The feeling of physicality Smell (of child’s clothing); weight (of child in arms, on lap)
The importance of names Meaning of name; changing name to suit personality
The feeling of continued presence Spirituality; symbols; dreams
Importance of visual narrative Visual presence
The importance of legacy Social media; awards; talking about child
Feelings of guilt Surgical and medical procedures
Gender of participants Mothers; male role to support (fathers & adolescent sons); main carer of child

Whilst there was a difference in the place chosen to die and the actual place of death (just two children died in their place of choice), the reasons for this were complex, and included staff anxiety about transferring a child; staff anxiety that the child could die in transit; staff concern that Covid restrictions meant that children couldn’t be transferred; parents not believing that their child was dying as they (the child) had presented like this before and had recovered. For one family, the mother wanted her daughter’s place of death to be the hospice, but the daughter wanted to be at home (she died at home). The mother was pleased that her daughter was able to die where she wanted to be, however the mother continues to struggle to live in the house where her daughter died, despite having redecorated and changed the furniture (we met 2 years and 5 months after her daughter’s death).

For four of the families whose chosen place was a hospice, but where death occurred in hospital, the importance of the place of where the child died moved from being the aim, to being part of the journey, and being able to spend time as a family at a hospice (using a hospice cold bedroom for the child who had died) became the focus.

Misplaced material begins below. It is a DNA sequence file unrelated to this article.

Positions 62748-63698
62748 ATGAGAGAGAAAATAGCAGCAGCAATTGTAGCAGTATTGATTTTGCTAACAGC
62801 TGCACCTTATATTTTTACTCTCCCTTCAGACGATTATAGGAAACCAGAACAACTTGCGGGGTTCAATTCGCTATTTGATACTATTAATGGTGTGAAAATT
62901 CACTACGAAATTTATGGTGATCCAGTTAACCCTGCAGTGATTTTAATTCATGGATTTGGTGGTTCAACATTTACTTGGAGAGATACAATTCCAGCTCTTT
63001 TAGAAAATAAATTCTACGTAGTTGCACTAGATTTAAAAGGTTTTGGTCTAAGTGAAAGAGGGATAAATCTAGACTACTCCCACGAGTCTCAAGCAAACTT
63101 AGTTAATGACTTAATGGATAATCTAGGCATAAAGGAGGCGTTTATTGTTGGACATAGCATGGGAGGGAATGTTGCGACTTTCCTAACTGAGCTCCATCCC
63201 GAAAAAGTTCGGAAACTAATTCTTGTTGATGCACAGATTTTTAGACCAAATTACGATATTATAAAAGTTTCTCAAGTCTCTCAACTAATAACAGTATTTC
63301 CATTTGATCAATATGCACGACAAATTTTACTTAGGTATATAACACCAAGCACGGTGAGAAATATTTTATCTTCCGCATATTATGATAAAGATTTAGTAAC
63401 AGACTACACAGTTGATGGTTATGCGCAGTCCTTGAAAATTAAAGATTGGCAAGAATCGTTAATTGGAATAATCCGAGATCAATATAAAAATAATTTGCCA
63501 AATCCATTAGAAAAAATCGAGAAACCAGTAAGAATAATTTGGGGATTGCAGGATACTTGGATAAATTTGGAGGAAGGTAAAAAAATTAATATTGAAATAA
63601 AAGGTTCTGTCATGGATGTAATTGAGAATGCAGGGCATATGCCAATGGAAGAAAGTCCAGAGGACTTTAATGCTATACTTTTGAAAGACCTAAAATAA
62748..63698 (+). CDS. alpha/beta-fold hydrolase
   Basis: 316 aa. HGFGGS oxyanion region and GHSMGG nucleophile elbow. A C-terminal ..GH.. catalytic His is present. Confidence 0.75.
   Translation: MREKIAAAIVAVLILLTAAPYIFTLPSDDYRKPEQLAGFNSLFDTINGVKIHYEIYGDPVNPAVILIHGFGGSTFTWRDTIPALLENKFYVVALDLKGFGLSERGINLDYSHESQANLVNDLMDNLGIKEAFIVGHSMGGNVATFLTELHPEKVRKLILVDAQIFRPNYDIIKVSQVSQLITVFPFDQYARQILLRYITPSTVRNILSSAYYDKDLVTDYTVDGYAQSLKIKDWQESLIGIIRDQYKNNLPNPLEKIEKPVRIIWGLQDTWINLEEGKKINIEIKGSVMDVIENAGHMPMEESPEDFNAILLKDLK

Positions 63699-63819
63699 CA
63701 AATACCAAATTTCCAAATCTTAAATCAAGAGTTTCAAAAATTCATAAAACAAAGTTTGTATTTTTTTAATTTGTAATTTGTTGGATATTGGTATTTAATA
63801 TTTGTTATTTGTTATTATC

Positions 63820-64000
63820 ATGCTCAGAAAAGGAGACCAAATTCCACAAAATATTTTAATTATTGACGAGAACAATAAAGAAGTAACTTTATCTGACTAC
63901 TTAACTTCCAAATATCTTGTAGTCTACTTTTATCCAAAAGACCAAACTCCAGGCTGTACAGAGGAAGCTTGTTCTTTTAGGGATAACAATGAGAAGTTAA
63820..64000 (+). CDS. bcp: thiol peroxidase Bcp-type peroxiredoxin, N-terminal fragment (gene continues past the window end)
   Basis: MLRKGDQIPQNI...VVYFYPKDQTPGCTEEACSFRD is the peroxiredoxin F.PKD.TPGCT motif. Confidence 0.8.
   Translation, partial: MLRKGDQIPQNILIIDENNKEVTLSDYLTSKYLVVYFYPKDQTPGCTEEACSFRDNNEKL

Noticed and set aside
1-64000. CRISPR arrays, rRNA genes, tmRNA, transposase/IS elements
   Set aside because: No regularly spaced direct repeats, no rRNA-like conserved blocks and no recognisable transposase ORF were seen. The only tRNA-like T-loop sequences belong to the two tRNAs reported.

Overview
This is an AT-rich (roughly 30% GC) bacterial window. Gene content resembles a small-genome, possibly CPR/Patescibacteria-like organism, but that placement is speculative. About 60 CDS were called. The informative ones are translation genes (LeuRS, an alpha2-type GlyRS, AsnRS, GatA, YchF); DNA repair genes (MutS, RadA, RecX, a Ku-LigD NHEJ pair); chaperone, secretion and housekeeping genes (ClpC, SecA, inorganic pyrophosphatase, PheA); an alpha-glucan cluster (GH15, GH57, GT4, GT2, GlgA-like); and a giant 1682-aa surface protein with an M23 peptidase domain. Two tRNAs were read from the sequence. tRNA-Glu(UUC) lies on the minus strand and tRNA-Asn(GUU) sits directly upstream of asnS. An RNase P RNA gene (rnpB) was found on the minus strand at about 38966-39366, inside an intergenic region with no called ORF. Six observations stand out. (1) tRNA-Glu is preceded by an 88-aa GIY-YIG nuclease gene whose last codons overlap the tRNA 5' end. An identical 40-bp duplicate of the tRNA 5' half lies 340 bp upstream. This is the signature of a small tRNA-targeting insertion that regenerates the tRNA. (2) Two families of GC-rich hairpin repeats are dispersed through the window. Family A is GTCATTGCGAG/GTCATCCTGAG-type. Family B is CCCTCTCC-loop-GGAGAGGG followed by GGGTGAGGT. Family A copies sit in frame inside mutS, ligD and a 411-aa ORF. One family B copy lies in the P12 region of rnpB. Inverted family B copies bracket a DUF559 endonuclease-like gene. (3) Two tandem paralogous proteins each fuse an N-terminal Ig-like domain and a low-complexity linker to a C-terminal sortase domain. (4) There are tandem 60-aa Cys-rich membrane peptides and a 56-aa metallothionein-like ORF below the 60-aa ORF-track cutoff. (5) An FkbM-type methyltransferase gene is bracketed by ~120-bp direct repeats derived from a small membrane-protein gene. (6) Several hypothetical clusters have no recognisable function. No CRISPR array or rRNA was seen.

The implications of the findings of this study impact on the conversations clinical staff have with children, parents and families, when discussing not only their preferred place to die, but also their end of life care, considering the needs and concerns of the families, whilst also managing expectations. Other implications for practice include how the outcome of these conversations can impact on the grief journey of the parent.

This research has been shared as a poster at both the RCN International Research Conference @RCNResForum and the Association of Paediatric Palliative Medicine Conference in the past year, and is currently being written up for Gilda’s thesis.


Braun V and Clarke V (2022) Thematic Analysis: a practical guide Sage, London

Duc J, Herbert A and Heussler H (2017) Paediatric palliaitve care and intellectual disability – a unique context Journal of Apllied Research in Intellectual Disabilities 30 pp1111-1123 DOI:10.1111/jar.12389

Johnston E et al (2020) Hospital or home? Where should children die and how do we make that a reality? Journal of Pain and Symptom Management 60(1) pp106-115 DOI:10.1016/j.jpainsymman.2019.12.370

Labov W (1972) Language in the Inner City: Studies in the Black English Vernacular University of Pennsylvania Press, Philadelphia

Van Gennep A (2019) The Rites of Passage 2nd edn. Chicago, University of Chicago Press

Younas A et al (2023) Proposing the “MIRACLE” narrative framework for providing thick description in qualitative research International Journal of Qualitative Methods 22 pp1-13 DOI:10.1177/16094069221147162